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Challenge-Oriented Gait and Balance Training in Sporadic Olivopontocerebellar Atrophy: A Case Study

Landers, Merrill DPT, OCS; Adams, Melissa DPT, ATC, CSCS; Acosta, Keri DPT; Fox, Andrew DPT

Journal of Neurologic Physical Therapy: September 2009 - Volume 33 - Issue 3 - pp 160-168
doi: 10.1097/NPT.0b013e3181b511f4
Case Reports

Background and Purpose: Sporadic olivopontocerebellar atrophy (OPCA) is a rare and debilitating neurologic disease of insidious onset. It is characterized by atrophy of the cerebellum, pons, and inferior olivary nuclei with concomitant ambulation deficits and dyscoordination. To our knowledge, there has been no published study investigating any aspect of rehabilitation in OPCA. Therefore, the purpose of this study was to investigate the use of challenge-oriented gait and balance training to improve gait and balance in OPCA.

Case Description: An otherwise healthy 19-year-old woman with moderate to severe upper and lower extremity ataxia, secondary to sporadic OPCA, participated in this prospective case study. She also had a vestibulotoxic treatment procedure to decrease the severity of her vertigo.

Intervention: This individual participated in a 12-week gait and balance training program (five times per week), which consisted of one to two hours of various challenging static and dynamic balance tasks. To measure her progress, the following scales and tests were used: Berg Balance Scale, Dynamic Gait Index, Activities-Specific Balance Confidence Scale, computerized dynamic posturography (sensory organization test and limits of stability), and self-selected gait velocity.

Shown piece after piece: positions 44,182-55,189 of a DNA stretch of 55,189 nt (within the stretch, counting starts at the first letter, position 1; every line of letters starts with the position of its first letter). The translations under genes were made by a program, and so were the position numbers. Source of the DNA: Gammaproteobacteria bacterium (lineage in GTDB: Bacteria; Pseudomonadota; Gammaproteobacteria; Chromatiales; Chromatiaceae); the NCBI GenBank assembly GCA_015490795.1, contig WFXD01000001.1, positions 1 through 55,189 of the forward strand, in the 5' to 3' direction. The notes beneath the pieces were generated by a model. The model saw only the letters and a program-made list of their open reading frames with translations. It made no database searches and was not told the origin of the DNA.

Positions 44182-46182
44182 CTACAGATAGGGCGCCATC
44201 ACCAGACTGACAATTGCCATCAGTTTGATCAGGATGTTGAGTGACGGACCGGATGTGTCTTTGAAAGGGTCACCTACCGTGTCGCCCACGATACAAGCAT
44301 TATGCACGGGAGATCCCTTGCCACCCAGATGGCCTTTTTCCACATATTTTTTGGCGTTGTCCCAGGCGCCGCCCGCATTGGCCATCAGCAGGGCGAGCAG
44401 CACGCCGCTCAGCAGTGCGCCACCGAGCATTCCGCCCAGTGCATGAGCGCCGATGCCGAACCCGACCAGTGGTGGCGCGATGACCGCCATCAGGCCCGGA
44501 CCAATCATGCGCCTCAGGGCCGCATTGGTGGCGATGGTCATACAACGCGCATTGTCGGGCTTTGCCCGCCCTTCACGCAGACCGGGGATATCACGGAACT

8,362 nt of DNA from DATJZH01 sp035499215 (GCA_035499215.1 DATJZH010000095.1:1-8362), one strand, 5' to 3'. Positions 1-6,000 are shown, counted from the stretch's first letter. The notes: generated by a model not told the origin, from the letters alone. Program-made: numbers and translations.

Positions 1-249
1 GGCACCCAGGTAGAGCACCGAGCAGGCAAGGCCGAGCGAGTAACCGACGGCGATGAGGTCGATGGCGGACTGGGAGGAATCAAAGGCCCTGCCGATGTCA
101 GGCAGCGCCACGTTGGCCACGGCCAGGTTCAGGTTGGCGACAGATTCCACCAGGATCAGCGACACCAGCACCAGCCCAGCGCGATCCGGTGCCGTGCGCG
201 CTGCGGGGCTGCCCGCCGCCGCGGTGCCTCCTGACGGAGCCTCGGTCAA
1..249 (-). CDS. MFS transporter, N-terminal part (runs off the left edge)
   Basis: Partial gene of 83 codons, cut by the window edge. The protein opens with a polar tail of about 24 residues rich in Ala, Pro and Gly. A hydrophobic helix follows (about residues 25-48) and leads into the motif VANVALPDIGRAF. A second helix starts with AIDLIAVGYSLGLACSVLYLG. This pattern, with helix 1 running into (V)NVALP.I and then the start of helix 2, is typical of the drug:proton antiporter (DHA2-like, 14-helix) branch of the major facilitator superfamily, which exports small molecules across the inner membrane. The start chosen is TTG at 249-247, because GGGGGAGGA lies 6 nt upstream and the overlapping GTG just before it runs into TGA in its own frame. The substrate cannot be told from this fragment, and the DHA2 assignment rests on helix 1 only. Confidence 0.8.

Outcomes: Improvements were noted in all the dependent measures (pre to post): Berg Balance Scale (34/56 to 39/56), Dynamic Gait Index (1/24 to 7/24), Activities-Specific Balance Confidence Scale (50.6%-85.1%), sensory organization test (composite score, 31/100 to 47/100), limits of stability (maximum excursion, 89-105; endpoint excursion, 57-93; directional control, 60-78), and SSGV (0.375-0.526 m/sec).

Discussion: Results from this case study suggest that a gait and balance training program may be beneficial to individuals with ataxia from OPCA. This early evidence warrants further investigation using more rigorous methods.

Department of Physical Therapy (M.L.), University of Nevada, Las Vegas, Las Vegas, Nevada; Muir Orthopaedic Specialists Physical Therapy (M.A.), 350 John Muir Parkway, Brentwood, California; Sharp Memorial Hospital (K.A.), San Diego, California; Kelly Hawkins PT Works (A.F.), 921 S. Highway 160 Suite 409, Pahrump, Nevada.

Address correspondence to: M. Landers, E-mail:

© 2009 Academy of Neurologic Physical Therapy, APTA